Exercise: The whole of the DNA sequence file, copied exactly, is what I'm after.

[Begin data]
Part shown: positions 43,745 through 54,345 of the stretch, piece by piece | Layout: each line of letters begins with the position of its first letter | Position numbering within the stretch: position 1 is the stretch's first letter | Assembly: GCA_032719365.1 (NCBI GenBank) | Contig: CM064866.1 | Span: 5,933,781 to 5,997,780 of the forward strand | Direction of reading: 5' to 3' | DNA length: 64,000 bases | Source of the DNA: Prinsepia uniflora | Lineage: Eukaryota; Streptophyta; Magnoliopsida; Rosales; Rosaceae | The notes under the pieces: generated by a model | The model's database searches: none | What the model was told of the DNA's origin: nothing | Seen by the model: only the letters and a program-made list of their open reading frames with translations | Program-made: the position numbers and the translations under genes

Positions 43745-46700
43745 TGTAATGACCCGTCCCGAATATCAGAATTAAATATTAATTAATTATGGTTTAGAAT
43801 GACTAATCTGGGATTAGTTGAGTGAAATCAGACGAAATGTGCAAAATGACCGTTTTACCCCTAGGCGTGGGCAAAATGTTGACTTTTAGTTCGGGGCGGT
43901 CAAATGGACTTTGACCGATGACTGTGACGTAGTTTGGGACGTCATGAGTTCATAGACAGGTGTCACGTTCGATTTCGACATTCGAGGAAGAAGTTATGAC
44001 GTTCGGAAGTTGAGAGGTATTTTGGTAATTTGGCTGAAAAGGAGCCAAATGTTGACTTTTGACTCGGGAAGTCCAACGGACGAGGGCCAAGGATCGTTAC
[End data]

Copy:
Part shown: positions 43,745 through 54,345 of the stretch, piece by piece | Layout: each line of letters begins with the position of its first letter | Position numbering within the stretch: position 1 is the stretch's first letter | Assembly: GCA_032719365.1 (NCBI GenBank) | Contig: CM064866.1 | Span: 5,933,781 to 5,997,780 of the forward strand | Direction of reading: 5' to 3' | DNA length: 64,000 bases | Source of the DNA: Prinsepia uniflora | Lineage: Eukaryota; Streptophyta; Magnoliopsida; Rosales; Rosaceae | The notes under the pieces: generated by a model | The model's database searches: none | What the model was told of the DNA's origin: nothing | Seen by the model: only the letters and a program-made list of their open reading frames with translations | Program-made: the position numbers and the translations under genes

Positions 43745-46700
43745 TGTAATGACCCGTCCCGAATATCAGAATTAAATATTAATTAATTATGGTTTAGAAT
43801 GACTAATCTGGGATTAGTTGAGTGAAATCAGACGAAATGTGCAAAATGACCGTTTTACCCCTAGGCGTGGGCAAAATGTTGACTTTTAGTTCGGGGCGGT
43901 CAAATGGACTTTGACCGATGACTGTGACGTAGTTTGGGACGTCATGAGTTCATAGACAGGTGTCACGTTCGATTTCGACATTCGAGGAAGAAGTTATGAC
44001 GTTCGGAAGTTGAGAGGTATTTTGGTAATTTGGCTGAAAAGGAGCCAAATGTTGACTTTTGACTCGGGAAGTCCAACGGACGAGGGCCAAGGATCGTTAC